The editorial below appeared in the Nov. 12th Quad City Times and was written by Michael Gerson (WaPo). When you’re right, you’re right and I’m sure Gerson has said this better than I could:
President Donald Trump will be remembered for many things. For the audacity of his mendacity. (* He just fired the head of the cyber security team). For his ready recourse to prejudice. For his savant’s ability to rile and ride social resentment. For his welcoming of right-wing crackpots (QAnon?) into the Republican coalition. For his elevation of self-love into a populist cause.
For his brutal but bumbling use of force against protesters. For his routinization of self-dealing and political corruption. For his utter lack of public spirit and graciousness even to the very end.
And, to be fair, for the remarkable achievement of winning more than 73 million votes with an appealing message, without significant achievements, without a discernible agenda for the future (and after 240,000 U.S. citizens lay dead because of his inattention to duty.)
But although Trump will be remembered for all these things, he will be judged for one thing above all: When the pandemic came and hundreds of thousands of Americans died, he didn’t give a damn.
How do we know this? It is not easy to read a man’s heart, but it is easy to detect that organ’s absence. Trump is not only refusing to provide leadership during a rapidly mounting health crisis, he is also sabotaging the ability of the incoming Biden administration to cooperate with leaders at the Centers for Disease Control and Prevention, the National Institutes of Health and other government agencies. By disrupting the presidential transition during an unfolding Covid-19 disaster, Trump is engaging in history’s most dangerous sulk.
Even before his re-election loss, Trump had trouble expressing empathy for victims of the virus and their families. Even after his own bout with Covid-19, Trump did not seem capable of feeling or imagining the suffering of others. (*We saw this in Puerto Rico when his sole presidential act was to throw paper towels to the suffering populace.)
This may reflect some psychological incapacity. But it also indicates a certain view of pandemic politics.
From the start, Trump did not believe the disaster itself was a true enemy. Rather, he viewed the public perception of widespread disease as the real threat—the threat to his political future. So, the fewer Americans who believed in the disease’s spread, the better. And the less attention the victims of the disease received, the better.
This helps explain Trump’s own explanation given to the Washington Post’s Bob Woodward at the start of the pandemic. “I wanted to always play it down,” the president said. “I still like playing it down, because I don’t want to create a panic.” A panic, after all, might spook the stock market, or make him appear responsible.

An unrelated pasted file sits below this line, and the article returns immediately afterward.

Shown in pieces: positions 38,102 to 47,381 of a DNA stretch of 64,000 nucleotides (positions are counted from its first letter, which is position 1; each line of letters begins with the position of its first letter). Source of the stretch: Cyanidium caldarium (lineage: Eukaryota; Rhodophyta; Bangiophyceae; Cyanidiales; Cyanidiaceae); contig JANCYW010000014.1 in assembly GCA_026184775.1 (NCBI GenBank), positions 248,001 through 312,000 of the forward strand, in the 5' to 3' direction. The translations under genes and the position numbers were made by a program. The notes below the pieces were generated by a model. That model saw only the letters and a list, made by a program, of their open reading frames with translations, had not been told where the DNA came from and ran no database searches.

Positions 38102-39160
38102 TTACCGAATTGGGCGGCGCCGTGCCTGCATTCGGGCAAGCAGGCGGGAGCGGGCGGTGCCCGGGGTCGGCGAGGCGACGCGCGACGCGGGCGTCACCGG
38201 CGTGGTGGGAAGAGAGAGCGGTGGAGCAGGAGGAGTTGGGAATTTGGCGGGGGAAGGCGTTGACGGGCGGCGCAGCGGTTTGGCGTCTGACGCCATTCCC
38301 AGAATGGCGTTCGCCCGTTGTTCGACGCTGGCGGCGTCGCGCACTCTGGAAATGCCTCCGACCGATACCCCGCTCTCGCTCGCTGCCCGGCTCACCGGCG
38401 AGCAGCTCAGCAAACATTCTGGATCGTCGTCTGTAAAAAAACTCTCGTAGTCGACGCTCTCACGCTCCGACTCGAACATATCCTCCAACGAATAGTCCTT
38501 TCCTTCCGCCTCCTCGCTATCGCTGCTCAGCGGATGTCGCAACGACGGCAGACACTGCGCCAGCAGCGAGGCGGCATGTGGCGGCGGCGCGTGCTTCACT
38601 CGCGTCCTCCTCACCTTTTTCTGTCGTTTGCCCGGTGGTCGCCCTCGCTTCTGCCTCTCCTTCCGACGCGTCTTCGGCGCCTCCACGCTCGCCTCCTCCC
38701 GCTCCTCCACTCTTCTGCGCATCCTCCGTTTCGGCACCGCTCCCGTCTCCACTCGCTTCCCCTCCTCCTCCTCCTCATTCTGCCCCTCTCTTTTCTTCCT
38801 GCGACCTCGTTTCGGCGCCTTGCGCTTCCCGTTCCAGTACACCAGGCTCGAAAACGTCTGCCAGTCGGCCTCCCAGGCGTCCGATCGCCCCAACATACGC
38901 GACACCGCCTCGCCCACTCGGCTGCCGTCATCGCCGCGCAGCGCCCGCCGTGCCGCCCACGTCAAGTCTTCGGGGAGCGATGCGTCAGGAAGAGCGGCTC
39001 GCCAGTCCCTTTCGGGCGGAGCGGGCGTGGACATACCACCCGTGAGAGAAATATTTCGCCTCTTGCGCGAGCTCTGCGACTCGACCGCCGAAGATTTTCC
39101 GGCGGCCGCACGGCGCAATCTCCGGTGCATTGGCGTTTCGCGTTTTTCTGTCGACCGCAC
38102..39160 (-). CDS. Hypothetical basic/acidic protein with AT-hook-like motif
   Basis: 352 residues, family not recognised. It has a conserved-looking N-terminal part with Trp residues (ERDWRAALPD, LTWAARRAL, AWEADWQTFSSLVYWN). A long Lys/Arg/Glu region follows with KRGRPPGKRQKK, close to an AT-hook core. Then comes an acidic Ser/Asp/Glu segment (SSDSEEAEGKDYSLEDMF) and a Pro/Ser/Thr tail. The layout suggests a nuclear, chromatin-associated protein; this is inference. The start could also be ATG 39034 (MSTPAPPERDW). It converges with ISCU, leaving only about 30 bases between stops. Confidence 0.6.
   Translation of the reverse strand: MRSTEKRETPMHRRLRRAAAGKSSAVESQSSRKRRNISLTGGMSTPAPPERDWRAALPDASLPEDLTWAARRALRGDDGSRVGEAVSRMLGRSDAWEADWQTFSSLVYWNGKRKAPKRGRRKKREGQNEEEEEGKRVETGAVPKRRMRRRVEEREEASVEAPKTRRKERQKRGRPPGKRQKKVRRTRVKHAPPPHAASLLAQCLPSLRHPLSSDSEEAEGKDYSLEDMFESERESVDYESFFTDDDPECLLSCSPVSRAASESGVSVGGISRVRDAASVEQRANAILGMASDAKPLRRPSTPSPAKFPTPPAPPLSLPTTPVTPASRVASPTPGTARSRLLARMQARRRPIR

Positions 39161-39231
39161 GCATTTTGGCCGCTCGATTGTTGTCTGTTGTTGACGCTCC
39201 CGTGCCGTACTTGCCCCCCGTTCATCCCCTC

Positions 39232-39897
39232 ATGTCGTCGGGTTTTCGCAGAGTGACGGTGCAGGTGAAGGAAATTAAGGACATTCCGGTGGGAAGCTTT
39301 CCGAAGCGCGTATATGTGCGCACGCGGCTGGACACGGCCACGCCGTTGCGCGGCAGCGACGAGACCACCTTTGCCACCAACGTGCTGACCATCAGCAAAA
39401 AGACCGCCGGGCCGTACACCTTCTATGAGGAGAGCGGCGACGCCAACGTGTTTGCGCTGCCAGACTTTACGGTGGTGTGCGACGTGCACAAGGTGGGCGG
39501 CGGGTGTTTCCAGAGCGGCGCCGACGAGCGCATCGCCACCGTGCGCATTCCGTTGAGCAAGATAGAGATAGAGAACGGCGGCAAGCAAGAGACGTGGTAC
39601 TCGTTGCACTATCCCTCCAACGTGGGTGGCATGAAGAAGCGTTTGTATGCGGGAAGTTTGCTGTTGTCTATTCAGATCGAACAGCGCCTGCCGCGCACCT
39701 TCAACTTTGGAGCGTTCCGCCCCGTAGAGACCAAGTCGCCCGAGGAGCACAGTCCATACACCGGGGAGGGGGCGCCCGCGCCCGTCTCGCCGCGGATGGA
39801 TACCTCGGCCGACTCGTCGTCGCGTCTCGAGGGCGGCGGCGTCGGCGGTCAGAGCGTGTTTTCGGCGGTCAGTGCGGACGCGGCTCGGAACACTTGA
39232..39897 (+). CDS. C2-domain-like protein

This is a distorted way to view both illness and politics. Interpreted as an attack on him, Covid-19 should be minimized. In reality, the disease was—and is—an attack on the American public, which can be fought only by elevating attention to the disease and warning against indifference. It was Trump’s monomania that dictated the path of denial and inaction.
At one point early in the unfolding crisis, a senior official urged Trump to take leadership and “own the problem.” But that is exactly what the president wanted most to avoid. As the danger became undeniable, the president doggedly denied it. “It’s going to disappear,” said Trump.
The goal was not to calm the public, but to anesthetize it.
In this cramped and selfish view of the world, every Covid-19 victim who is highlighted by the media is perceived by the president as an attack on himself. And the public expression of sympathy on his part would be self-sabotage, an admission of his failure.
So when Trump recovered from the disease, he did not say, as former Governor of New Jersey Chris Christie did, “I should have won a mask.” Instead, Trump pronounced himself “immune,” held dangerous largely mask-free rallies, and used his own recovery to play down the seriousness of the disease.
Recovery from Covid-19 did not change Trump’s perspective, and neither has electoral loss. The president is apparently too busy moping, golfing, fuming and lying to assume leadership during a spiraling health crisis. (*Today, however, he took time to fire the head of cyber-security for the election and to make an attempt to disenfranchise all of Detroit.).
He has roused only enough interest to take personal credit for a prospective vaccine. Once again, Trump does not seem to regard Covid-19 as a threat to the country requiring responsible action He sees the pandemic as an attack on his person to be downplayed or denied.
This is egotism, turned cruel and deadly. (*The nation’s Top Psychiatrists say that Trump is, indeed, a malignant narcissist. This means narcissism, anti-social personality disorder, paranoia and sadistic tendencies rolled into one and created to describe Hitler.)
The country will not be delivered by appealing to Trump’s better angels, who fled in disgust long ago. It might help if elected Republicans stopped ignoring and enabling Trump’s lethal tantrum. But the hours until noon, January 20th, still move too slowly.
Read the full article at Weekly Wilson.